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Nick Dearing
Nick Dearing Member Posts: 30
I live in Northeast Ohio where are electric rates have been much lower than our natural gas or oil rates for years on a per therm basis. A company out of California wants to build a hydrogen power plant here. The cost of the plant I'm sure would be very high but after it was paid for the hydrogen is very easy to get out of the air, cheap. The most clean-burning fuel there is. I wish someone would design a hydrogen boiler, only by-product is water.


  • S Ebels
    S Ebels Member Posts: 2,322
    Everyone, You MUST read these

    If you're an HVAC man, Start selling the highest efficiency equipment. Only. Your customers will thank you for it. Think condensing boilers, solar, ground source heat pumps, alternative fuel boilers, etc.

    If you are a homeowner, you would be prudent and wise to listen to what your HVAC guy is telling you.

    Click on the links. Read 'em and weep. Too many experts are begining to talk this way to ignore it anymore.

  • Mitch_4
    Mitch_4 Member Posts: 955
    interesting read

    Most of my territory if nat gas, very little oil..but thanks for the post..it was an interesting read. I always promote high efficiency equipment anyway, because I believe it is best for all concerned. Me, my business, my customer, and the planet.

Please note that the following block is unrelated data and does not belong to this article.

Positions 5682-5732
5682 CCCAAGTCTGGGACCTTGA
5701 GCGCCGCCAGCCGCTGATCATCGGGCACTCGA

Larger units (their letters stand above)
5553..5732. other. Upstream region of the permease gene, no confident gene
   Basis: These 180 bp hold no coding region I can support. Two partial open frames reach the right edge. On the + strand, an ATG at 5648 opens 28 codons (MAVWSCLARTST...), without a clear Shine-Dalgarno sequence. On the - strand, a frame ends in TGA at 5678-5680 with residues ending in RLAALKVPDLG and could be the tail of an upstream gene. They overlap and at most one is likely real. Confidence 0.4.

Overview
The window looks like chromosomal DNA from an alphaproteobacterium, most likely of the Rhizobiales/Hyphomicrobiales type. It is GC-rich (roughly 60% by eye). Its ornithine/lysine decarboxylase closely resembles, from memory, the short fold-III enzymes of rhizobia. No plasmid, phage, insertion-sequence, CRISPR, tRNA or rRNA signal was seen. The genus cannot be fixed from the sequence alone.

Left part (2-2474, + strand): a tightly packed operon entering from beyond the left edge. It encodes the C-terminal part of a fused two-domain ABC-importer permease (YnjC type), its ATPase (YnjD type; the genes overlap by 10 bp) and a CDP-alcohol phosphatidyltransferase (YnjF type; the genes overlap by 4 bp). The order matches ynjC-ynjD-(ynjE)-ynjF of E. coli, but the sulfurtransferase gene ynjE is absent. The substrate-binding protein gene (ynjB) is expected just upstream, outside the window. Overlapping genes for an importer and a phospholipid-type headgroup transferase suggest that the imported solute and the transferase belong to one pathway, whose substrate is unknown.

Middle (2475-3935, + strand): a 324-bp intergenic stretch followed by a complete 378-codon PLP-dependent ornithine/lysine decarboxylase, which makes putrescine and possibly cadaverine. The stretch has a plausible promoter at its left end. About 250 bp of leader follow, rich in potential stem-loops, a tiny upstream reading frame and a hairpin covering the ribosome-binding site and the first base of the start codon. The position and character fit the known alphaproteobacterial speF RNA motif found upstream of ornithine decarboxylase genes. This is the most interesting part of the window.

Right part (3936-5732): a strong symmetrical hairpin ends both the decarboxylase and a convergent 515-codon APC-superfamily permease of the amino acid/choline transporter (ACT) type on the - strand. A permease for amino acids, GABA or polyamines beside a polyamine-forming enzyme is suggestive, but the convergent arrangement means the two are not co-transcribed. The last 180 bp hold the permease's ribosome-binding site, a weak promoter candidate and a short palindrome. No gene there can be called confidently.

• S Ebels
    S Ebels Member Posts: 2,322
    More to it

    The implications of scarce or high priced fuel, and that's a generic term for all fuels, go far beyond whether a customer burns gaseous or liquid fuel.

    What I'm driving at is that we as installers should be taking many things into consideration as we design heating/cooling systems for the next 30 years. Think about offering a customer a boiler/furnace that can burn both types, liquid or gaseous by changing the burner. This eliminates a lot of equipment on the market today that by design can only burn one type or the other. Think about designing a system that can be integrated with alternative energy sources like solar and/or bio fuels. Think about systems that can alternate between traditional fuels and wood, corn or wood pellets for example.

    I see hydronic based heat sources as being much more flexible as far as being able to integrate alternative energy sources than traditional F/A equipment.

    What kind of system would you design today if all of the traditional fuels sold for $5.00 per 100,000 btu and the supply for one type or the other was intermittent?

    One of the scientists in the articles stated that anything we do after things go down the toilet is too late. The subject of fuel price increases and shortages is debateable as to when, but not if anymore.
  • S Ebels
    S Ebels Member Posts: 2,322
    You know why they want to build it there?

    Because natural gas is cheap in the Midwest due to underground cavities that gas can be stored in. Minimal pipeline and transportation costs. What do you think they are going to extract the hydrogen from? Natural gas probably. What's that going to do to natural gas rates? Nowhere but up.
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